On April 29, 2016, my life took a dramatic turn.  That was the day I was diagnosed with amyotrophic lateral sclerosis (ALS).  ALS affects the motor neurons in a person’s brain and spinal cord.  When the motor neurons die, the muscles waste away.  Gradually, a person is robbed of the ability to walk, speak, eat, and eventually breathe.  All the while, the mind remains sharp and aware of the total paralysis that is quickly setting in.  There is no known cause or treatment for this fatal disease.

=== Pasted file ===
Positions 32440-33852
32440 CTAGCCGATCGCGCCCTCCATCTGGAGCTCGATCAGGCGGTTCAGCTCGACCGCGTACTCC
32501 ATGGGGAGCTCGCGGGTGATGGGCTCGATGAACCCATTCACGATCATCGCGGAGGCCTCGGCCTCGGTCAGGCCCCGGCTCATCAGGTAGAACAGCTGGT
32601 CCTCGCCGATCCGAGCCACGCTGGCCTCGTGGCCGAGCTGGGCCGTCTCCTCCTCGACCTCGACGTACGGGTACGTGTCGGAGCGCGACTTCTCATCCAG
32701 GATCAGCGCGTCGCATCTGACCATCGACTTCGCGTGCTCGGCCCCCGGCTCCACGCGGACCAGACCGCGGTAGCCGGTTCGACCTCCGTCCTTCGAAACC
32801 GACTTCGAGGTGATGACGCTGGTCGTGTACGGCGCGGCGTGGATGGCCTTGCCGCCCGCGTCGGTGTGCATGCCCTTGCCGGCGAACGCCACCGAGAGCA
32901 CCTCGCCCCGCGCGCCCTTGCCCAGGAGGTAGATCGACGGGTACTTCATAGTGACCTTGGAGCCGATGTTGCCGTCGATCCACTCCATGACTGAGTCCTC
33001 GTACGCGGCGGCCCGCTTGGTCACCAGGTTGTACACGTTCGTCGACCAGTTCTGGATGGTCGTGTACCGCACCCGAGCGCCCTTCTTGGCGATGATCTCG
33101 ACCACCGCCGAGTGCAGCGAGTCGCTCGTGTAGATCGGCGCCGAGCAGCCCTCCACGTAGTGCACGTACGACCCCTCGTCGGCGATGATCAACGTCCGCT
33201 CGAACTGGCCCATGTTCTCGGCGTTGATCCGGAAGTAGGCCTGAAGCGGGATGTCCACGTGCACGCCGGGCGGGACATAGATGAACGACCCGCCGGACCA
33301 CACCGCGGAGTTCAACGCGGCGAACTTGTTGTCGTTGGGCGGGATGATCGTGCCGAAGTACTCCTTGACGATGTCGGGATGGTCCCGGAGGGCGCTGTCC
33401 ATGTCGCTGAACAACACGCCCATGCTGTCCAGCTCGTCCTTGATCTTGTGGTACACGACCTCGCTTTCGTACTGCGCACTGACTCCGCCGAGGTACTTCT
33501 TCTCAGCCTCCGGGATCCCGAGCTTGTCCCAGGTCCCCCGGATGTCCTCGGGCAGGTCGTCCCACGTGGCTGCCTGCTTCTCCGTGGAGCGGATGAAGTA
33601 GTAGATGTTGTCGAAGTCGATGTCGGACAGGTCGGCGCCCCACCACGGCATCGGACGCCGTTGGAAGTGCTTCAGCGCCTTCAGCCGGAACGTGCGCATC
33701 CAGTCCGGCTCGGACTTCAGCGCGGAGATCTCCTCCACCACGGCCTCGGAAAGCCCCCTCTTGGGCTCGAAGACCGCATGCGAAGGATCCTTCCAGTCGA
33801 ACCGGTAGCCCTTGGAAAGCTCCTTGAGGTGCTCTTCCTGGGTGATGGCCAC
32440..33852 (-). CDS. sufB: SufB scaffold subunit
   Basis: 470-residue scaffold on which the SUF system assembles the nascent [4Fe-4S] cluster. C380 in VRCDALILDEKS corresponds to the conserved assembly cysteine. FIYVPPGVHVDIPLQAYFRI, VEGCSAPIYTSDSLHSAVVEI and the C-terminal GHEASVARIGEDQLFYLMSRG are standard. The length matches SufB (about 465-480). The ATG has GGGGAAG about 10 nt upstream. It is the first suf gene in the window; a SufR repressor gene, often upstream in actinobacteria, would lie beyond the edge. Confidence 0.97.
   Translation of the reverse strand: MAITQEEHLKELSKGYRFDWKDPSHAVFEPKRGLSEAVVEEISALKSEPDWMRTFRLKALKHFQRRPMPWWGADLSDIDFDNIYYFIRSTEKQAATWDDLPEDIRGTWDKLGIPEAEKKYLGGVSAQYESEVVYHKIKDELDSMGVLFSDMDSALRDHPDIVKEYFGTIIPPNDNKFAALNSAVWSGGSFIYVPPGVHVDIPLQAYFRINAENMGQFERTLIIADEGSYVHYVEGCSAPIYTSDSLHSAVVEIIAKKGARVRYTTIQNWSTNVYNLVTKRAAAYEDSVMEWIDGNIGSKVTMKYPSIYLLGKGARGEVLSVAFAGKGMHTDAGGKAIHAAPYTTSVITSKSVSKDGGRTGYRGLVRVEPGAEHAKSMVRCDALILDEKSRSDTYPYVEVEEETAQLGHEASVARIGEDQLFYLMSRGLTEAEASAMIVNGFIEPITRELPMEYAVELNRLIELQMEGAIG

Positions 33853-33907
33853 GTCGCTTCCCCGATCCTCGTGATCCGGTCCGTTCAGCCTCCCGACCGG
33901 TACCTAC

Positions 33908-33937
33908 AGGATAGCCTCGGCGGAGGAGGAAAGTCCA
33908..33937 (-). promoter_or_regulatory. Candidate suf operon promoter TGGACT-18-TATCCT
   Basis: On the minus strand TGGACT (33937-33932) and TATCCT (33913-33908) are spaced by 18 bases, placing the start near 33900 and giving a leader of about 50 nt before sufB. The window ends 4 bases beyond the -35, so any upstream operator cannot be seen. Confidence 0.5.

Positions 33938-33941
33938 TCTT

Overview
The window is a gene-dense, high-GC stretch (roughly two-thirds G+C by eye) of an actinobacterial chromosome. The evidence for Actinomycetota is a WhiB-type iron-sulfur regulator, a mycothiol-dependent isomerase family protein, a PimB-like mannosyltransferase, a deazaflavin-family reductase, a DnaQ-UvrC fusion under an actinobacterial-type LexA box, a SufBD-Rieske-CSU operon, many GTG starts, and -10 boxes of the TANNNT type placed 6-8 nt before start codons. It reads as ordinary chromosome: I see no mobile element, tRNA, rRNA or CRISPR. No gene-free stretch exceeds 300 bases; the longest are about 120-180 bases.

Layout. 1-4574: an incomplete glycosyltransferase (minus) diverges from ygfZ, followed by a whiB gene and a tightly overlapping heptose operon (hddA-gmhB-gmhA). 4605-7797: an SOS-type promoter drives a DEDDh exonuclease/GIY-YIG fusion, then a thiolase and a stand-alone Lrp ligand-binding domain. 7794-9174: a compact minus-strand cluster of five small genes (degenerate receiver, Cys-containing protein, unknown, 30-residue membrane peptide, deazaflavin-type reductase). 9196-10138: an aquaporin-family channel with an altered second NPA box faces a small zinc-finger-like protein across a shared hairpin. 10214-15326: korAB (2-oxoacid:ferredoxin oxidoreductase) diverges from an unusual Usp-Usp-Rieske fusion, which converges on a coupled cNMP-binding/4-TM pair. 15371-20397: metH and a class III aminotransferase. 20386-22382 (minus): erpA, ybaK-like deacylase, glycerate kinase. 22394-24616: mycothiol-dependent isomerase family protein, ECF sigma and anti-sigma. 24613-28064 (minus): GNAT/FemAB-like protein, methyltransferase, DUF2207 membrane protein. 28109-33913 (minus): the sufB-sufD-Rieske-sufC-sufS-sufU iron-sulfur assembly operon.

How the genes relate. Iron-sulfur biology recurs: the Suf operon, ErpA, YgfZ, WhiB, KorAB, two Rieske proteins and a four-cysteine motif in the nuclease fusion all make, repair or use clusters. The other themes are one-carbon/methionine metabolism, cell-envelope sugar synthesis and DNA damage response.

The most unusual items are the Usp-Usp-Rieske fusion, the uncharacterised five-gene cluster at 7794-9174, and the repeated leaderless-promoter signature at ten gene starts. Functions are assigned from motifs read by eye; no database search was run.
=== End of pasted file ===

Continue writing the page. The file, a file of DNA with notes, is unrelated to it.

My problems began in April 2015, a year prior to the diagnosis.  Numerous visits to medical practitioners did not provide satisfactory results.

In December 2015, I decided that I needed to see a neurologist.  The first neurologist diagnosed a possible issue at lumbar vertebrae L4.  I decided to get a second opinion when the doctor’s treatment and explanations proved unsatisfactory.

I went to Duke University Medical Center, got retested, and was diagnosed with ALS (a/k/a  Lou Gehrig’s disease).  The diagnosis of a life span of two to five years was devastating.

This is the story of my journey with ALS, fighting for rights for the disabled, and staying alive.